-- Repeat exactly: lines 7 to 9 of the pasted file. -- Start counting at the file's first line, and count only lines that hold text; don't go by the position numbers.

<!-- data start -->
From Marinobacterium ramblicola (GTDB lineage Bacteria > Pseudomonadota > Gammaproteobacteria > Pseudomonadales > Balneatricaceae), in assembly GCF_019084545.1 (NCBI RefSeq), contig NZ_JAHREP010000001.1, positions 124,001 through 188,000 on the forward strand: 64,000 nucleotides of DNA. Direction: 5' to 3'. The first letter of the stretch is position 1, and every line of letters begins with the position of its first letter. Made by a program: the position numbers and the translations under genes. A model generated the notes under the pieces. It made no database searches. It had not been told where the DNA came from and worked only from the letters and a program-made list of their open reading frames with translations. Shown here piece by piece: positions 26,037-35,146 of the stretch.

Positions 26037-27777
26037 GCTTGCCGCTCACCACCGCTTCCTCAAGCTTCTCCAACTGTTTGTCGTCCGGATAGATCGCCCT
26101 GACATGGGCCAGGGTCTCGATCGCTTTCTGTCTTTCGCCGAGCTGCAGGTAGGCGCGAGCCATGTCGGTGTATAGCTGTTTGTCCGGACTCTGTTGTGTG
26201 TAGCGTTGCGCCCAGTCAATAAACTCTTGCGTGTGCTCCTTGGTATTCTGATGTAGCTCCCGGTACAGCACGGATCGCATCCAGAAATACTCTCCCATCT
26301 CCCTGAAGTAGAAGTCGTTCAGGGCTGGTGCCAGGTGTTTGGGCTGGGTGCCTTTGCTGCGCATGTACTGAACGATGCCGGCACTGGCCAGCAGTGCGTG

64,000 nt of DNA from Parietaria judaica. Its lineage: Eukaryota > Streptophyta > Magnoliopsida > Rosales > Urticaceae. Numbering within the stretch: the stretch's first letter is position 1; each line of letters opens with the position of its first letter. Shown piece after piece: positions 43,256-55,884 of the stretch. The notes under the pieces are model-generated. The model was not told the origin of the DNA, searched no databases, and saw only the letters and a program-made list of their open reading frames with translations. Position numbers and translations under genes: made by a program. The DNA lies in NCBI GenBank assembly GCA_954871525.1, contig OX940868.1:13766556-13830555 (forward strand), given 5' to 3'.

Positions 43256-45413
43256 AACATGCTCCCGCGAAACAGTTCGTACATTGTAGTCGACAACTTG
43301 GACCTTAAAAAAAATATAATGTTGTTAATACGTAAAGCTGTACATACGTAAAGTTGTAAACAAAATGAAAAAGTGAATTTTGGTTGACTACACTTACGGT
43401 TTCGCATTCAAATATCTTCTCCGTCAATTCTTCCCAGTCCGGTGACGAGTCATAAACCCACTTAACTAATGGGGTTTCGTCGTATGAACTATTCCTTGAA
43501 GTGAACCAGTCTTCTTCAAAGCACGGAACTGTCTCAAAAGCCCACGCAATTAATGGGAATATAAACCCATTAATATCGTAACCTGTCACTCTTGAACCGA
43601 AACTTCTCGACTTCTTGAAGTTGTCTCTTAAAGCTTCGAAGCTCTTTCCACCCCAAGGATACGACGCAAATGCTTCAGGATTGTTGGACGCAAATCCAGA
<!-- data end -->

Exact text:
64,000 nt of DNA from Parietaria judaica. Its lineage: Eukaryota > Streptophyta > Magnoliopsida > Rosales > Urticaceae. Numbering within the stretch: the stretch's first letter is position 1; each line of letters opens with the position of its first letter. Shown piece after piece: positions 43,256-55,884 of the stretch. The notes under the pieces are model-generated. The model was not told the origin of the DNA, searched no databases, and saw only the letters and a program-made list of their open reading frames with translations. Position numbers and translations under genes: made by a program. The DNA lies in NCBI GenBank assembly GCA_954871525.1, contig OX940868.1:13766556-13830555 (forward strand), given 5' to 3'.

Positions 43256-45413
43256 AACATGCTCCCGCGAAACAGTTCGTACATTGTAGTCGACAACTTG